Orlando Cordia Hall on Thursday became the eighth federal inmate to die this year by lethal injection at the Federal Correctional Complex in Terre Haute.
Hall, 49, died at 11:47 p.m., about 17 minutes after the U.S. Marshall in the room gave the order to proceed with the execution at 11:30 p.m.
“I invite everyone to Islam,” Hall said. “Thank you for giving me this opportunity for forgiveness. Thank everyone who’s here — my family and my loved ones. I love you.”
As a Bureau of Prisons official read the death sentence imposed in Hall’s conviction in the kidnapping and killing of a Texas teenager, Hall continued to look toward the viewing room where his family could see him lying strapped to the execution table.
Hall raised his head a few times and looked around, his eyes tearful, his lips moving as if he continued to pray.
Twice he made wide yawns, and did not close his mouth as his eyes fluttered and closed. By 11:35 p.m., movement of his feet, chest and mouth were no longer apparent.
Hall’s execution had originally been scheduled for 6 p.m. Thursday, but late court filings in attempts to delay the execution only delayed his death by lethal injection for a few hours.
Victim statement continues: “ This is only the end of the legal aftermath. The execution of Orlando Hall will never stop the suffering we continue to endure. Please pray for our family as well as his.” Pearl Rene— TribStarLisa (@TribStarLisa) November 20, 2020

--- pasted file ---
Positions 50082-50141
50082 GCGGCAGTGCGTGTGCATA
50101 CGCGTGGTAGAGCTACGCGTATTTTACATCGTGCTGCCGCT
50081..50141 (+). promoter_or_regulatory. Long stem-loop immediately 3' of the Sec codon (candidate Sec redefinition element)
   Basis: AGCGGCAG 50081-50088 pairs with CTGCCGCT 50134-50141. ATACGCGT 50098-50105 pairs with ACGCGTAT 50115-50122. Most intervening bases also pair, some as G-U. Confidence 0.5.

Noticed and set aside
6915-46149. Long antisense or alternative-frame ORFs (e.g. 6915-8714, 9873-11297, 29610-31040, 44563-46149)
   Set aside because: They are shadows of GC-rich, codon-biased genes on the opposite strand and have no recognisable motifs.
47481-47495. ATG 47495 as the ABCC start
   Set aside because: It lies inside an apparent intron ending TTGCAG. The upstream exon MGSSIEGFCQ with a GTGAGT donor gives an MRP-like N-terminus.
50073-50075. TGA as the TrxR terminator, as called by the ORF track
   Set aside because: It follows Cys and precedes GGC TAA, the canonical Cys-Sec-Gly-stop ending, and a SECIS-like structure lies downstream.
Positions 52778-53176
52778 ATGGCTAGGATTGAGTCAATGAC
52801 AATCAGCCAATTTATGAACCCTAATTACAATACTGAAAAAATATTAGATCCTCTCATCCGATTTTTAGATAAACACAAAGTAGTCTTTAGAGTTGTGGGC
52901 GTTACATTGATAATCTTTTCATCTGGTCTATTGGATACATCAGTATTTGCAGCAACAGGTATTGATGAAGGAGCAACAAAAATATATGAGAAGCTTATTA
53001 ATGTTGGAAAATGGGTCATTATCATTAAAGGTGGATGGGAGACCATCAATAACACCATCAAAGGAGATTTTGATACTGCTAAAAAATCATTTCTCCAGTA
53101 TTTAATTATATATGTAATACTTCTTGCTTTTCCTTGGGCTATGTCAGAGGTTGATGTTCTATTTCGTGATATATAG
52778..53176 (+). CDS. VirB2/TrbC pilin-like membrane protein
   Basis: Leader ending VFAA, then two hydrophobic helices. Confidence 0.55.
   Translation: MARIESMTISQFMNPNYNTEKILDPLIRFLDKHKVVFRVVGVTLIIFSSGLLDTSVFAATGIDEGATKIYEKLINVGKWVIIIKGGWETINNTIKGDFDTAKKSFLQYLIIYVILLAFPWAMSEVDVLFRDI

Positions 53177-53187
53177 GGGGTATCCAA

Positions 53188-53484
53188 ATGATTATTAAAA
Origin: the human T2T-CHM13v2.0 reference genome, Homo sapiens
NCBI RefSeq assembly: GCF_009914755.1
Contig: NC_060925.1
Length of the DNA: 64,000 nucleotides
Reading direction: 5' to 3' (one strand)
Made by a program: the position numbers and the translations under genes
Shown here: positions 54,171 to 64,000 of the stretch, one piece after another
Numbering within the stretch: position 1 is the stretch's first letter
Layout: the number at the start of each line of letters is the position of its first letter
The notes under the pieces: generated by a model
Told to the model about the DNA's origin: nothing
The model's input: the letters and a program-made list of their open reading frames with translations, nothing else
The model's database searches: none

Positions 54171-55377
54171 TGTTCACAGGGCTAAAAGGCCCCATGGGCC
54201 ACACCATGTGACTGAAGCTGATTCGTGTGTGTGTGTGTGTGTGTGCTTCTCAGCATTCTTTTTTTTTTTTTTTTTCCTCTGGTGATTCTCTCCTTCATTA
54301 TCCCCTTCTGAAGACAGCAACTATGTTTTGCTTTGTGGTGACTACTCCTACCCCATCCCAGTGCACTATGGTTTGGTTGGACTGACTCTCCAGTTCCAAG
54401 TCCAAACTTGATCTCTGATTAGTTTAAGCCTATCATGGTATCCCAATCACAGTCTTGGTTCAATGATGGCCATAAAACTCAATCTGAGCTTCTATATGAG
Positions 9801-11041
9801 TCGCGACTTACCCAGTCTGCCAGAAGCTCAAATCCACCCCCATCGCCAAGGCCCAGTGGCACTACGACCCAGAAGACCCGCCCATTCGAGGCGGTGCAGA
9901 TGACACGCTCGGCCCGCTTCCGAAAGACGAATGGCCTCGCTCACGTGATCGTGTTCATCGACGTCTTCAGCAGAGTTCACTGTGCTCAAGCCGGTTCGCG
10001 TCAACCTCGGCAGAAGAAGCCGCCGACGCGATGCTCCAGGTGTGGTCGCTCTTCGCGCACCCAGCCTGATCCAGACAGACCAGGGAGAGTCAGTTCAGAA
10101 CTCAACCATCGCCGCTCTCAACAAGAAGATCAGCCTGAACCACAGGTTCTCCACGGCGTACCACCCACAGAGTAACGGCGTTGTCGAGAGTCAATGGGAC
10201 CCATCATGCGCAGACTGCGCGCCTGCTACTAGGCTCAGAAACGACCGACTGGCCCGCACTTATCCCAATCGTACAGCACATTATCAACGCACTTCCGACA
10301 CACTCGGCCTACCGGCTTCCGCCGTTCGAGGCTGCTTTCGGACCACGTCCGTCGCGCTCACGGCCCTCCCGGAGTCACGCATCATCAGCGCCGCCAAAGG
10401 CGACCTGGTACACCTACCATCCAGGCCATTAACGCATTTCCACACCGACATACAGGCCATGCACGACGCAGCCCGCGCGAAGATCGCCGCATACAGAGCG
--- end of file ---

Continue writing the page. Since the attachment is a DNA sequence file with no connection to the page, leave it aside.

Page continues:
The victim was represented by family members who witnessed the execution. A written statement was issued following Hall’s death.
“Today marks the end of a very long and painful chapter in our lives,” said the statement from Pearl Rene, the victim’s sister. “My family and I are very relieved that this is over. We have been dealing with this for 26 years and now we’re having to relive the tragic nightmare that our beloved Lisa went through. Ending this painful process will be a major goal for our family. This is only the end of the legal aftermath. The execution of Orlando Hall will never stop the suffering we continue to endure. Please pray for our family as well as his.”
Hall was one of five men who prosecutors said kidnapped 16-year-old Lisa Rene from her home in Arlington, Texas, to get revenge on her two brothers for a botched $5,000 marijuana deal. Over two days, she was taken to Arkansas, gang-raped, bludgeoned with a shovel and buried alive.
Prosecutors say Rene was dragged from the family’s apartment as she pleaded with a 911 operator. “They’re trying to break down my door! Hurry up!” she said, according to a recording of the call.
On Feb. 12, 1996, a jury in the U.S. District Court for the Northern District of Texas sentenced Hall on the charges of kidnapping resulting in death, aiding and abetting, conspiracy to commit kidnapping, interstate travel in aid of a racketeering enterprise and aiding and abetting, using and carrying a firearm during and in relation to a crime of violence, and aiding and abetting.